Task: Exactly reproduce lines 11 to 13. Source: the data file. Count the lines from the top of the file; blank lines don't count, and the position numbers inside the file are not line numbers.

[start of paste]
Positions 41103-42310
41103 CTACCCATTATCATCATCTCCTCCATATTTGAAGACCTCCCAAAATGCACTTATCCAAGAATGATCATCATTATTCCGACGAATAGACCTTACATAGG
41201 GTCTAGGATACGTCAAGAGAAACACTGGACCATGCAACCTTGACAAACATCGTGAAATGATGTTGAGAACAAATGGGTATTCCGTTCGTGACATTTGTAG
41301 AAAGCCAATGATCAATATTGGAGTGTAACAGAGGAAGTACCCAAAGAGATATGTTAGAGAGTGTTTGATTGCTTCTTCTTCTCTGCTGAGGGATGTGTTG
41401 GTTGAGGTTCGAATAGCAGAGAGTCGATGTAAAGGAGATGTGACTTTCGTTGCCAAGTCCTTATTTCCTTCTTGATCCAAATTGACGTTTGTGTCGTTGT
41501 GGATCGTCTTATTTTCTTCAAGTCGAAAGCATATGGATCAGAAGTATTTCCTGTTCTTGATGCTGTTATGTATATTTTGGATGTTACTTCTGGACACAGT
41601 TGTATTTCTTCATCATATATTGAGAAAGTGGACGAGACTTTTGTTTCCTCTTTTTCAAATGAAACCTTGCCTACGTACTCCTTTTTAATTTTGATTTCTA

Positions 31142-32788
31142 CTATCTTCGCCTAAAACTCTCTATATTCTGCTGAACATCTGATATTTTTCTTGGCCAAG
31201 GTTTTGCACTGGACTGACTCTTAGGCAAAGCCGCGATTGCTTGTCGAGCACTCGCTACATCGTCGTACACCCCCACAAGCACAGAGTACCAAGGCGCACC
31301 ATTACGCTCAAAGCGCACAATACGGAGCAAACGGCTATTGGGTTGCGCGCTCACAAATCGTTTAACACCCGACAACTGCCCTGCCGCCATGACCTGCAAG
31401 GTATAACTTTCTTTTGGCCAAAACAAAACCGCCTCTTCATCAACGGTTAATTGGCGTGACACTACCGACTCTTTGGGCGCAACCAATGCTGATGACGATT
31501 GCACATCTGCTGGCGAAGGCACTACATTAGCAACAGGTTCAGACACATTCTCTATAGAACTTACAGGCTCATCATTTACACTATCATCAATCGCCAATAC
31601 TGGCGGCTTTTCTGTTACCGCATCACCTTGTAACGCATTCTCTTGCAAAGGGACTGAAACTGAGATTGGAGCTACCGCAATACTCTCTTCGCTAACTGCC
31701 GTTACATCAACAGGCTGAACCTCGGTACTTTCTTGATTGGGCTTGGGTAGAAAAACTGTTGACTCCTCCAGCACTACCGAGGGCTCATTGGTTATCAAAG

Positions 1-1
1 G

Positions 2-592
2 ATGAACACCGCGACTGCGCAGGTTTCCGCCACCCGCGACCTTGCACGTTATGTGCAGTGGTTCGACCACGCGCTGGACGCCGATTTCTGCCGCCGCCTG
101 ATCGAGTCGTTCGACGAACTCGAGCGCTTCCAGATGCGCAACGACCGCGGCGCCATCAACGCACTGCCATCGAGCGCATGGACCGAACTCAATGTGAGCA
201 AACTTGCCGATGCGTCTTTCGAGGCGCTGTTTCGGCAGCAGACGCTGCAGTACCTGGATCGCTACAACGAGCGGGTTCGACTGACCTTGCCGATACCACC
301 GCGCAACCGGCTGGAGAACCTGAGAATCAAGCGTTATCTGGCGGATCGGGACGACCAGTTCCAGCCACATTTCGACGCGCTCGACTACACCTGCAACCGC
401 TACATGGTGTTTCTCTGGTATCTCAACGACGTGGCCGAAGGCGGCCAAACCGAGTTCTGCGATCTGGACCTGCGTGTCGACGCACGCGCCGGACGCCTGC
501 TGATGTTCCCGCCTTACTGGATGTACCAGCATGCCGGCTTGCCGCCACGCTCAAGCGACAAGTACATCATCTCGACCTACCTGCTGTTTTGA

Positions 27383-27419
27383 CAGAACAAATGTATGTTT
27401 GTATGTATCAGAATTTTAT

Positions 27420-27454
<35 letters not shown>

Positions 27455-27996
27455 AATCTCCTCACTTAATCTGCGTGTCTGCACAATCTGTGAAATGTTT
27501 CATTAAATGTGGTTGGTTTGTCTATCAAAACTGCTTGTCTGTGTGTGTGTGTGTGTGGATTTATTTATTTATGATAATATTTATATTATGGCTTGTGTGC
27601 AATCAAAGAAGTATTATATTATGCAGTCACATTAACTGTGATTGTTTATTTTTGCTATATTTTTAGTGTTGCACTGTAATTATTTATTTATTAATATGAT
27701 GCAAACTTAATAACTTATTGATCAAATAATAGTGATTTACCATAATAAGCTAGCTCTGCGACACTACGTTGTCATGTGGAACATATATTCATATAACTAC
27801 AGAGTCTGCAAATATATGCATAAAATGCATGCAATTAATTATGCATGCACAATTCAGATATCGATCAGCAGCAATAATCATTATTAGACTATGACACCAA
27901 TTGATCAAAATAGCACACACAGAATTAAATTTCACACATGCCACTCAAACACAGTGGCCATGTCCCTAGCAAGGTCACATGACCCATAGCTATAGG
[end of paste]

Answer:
31301 ATTACGCTCAAAGCGCACAATACGGAGCAAACGGCTATTGGGTTGCGCGCTCACAAATCGTTTAACACCCGACAACTGCCCTGCCGCCATGACCTGCAAG
31401 GTATAACTTTCTTTTGGCCAAAACAAAACCGCCTCTTCATCAACGGTTAATTGGCGTGACACTACCGACTCTTTGGGCGCAACCAATGCTGATGACGATT
31501 GCACATCTGCTGGCGAAGGCACTACATTAGCAACAGGTTCAGACACATTCTCTATAGAACTTACAGGCTCATCATTTACACTATCATCAATCGCCAATAC